A scene in the 2006 film “Hollywoodland” shows George Reeves, played by Ben Affleck, in a diner with his colleagues. Suddenly, he’s distracted by children yelling and rapping on the window. Reeves stands and strikes a pose, evoking an eruption of cheers from the excited kids.
Screenwriter Paul Bernbaum ’79, a longtime Superman fan, essentially saw himself as one of the kids and wrote himself into the scene.
His wife, Gina Bernbaum, said that when he was a child, he couldn’t wait to run home and watch “The Adventures of Superman.” She also said that his fascination carried through into adulthood.
“He once owned a costume from the original series,” she said. “He bought it at an auction. He has always wanted to tell George Reeves’ story, and it’s fitting that it would be his first feature film.”
“Hollywoodland,” which stars Affleck and Adrien Brody, explores the circumstances surrounding the apparent suicide of Reeves, the original actor to play Superman on television in the 1950s. Bernbaum has always had a knack for writing, though it was not his original career focus.
“I actually went to Ithaca [College] to be a sportscaster,” Bernbaum said. “I was on radio my first couple of years and did a sports show until I realized that I didn’t want to be a sportscaster. I only wanted to do play-by-play for the Knicks.”
He switched gears, declaring a writing minor, and became more involved in television production.
“All my spare time was spent down in the communications building,” he said. “I used to have a game show on TV hosted by my friend David Lee Miller, who has been a Fox News reporter for years.”
But Miller isn’t the only television figure Bernbaum met at the college. At freshman orientation, in addition to his future wife (then Gina Horne ’79), he met Barbara Gaines, who is the executive producer of “The Late Show with David Letterman.”
By senior year, Bernbaum and Gaines dreamed of starting a production company called “Bergan,” an abbreviation of their last names.
“Turns out, we got half of our dream,” Gaines said. “He became a writer [and] I became a producer — just not together.”
As a team, they produced and hosted an awards show their junior and senior years, and that final year, the three orientation friends lived together in the Garden Apartments.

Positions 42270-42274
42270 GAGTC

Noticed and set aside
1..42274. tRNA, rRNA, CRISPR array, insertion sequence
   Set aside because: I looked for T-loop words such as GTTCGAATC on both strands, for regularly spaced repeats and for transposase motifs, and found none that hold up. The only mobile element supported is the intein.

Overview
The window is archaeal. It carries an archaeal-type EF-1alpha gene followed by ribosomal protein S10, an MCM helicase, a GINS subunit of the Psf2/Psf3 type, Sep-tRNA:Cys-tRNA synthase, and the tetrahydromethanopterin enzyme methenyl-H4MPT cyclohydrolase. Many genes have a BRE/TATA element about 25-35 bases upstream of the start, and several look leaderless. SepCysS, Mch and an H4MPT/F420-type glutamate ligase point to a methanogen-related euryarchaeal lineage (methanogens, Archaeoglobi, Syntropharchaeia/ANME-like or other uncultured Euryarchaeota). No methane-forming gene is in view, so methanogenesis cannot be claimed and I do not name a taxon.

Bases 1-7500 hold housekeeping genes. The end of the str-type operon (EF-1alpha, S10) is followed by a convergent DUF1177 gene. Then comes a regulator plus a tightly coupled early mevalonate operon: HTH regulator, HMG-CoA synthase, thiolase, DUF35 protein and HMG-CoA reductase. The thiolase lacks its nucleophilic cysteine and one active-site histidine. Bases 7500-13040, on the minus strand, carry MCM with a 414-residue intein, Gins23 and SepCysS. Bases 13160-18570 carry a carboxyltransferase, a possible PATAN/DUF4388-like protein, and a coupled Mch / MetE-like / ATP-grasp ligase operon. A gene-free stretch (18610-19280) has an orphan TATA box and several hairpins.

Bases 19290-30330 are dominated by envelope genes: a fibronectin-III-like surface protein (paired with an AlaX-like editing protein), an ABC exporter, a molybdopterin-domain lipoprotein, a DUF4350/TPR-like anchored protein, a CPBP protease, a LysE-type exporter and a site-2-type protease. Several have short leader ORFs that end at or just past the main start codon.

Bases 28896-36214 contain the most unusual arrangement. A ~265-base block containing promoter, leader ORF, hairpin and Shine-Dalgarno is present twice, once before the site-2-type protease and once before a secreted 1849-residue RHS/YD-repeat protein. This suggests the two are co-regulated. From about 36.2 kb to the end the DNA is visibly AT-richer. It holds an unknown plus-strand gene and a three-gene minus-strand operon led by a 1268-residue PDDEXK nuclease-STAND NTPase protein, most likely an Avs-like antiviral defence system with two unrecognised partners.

The Bernbaums married in 1981, two years after graduation. That same year, he earned his first paycheck in television, selling a story to the show “CHiPs.”
“I got my first agent in 1983 and my first TV staff job in 1984,” Bernbaum said. “It basically took me five years to ‘make it.’ In the meantime, I made rent money working at temp agencies, doing very strange, very frightening jobs.”
Bernbaum and his family (his wife, three sons and two daughters) lived in Los Angeles for years, but have since moved to Paradise Valley, Ariz. He improvises when business calls for traveling. If he’s needed at meetings in L.A., he books as many as he can in one trip. And if he has to take extended trips to film sets or for research, he brings the entire family along with him.
“The best part about being a writer is that I get to work at home and spend so much time with [my family],” he said. “I’m probably the only writer in Hollywood that has no desire to direct.”
Even during his years of writing and producing for television, Bernbaum always knew that he wanted to write feature films. It took a few years for “Hollywoodland” to come to fruition, but he’s “very proud of how the movie turned out.”
The critical success of the film opened many doors for Bernbaum. He said he is so busy that he often has to turn down offers, a position he does not take for granted.
Some of the films that he is currently involved with include “Counter-Clockwise,” with Jennifer Aniston; “The Day I Turned Uncool,” with Adam Sandler; and “The Warden,” an HBO film from the producers of “Little Miss Sunshine.”
Still, “Hollywoodland” will always be remembered as Bernbaum’s first feature film. He said it was one of the best-reviewed films of the year, a welcome reward after the arduous four-year process the project went through to see completion.
“It’s a mini-miracle when anything gets made,” he said.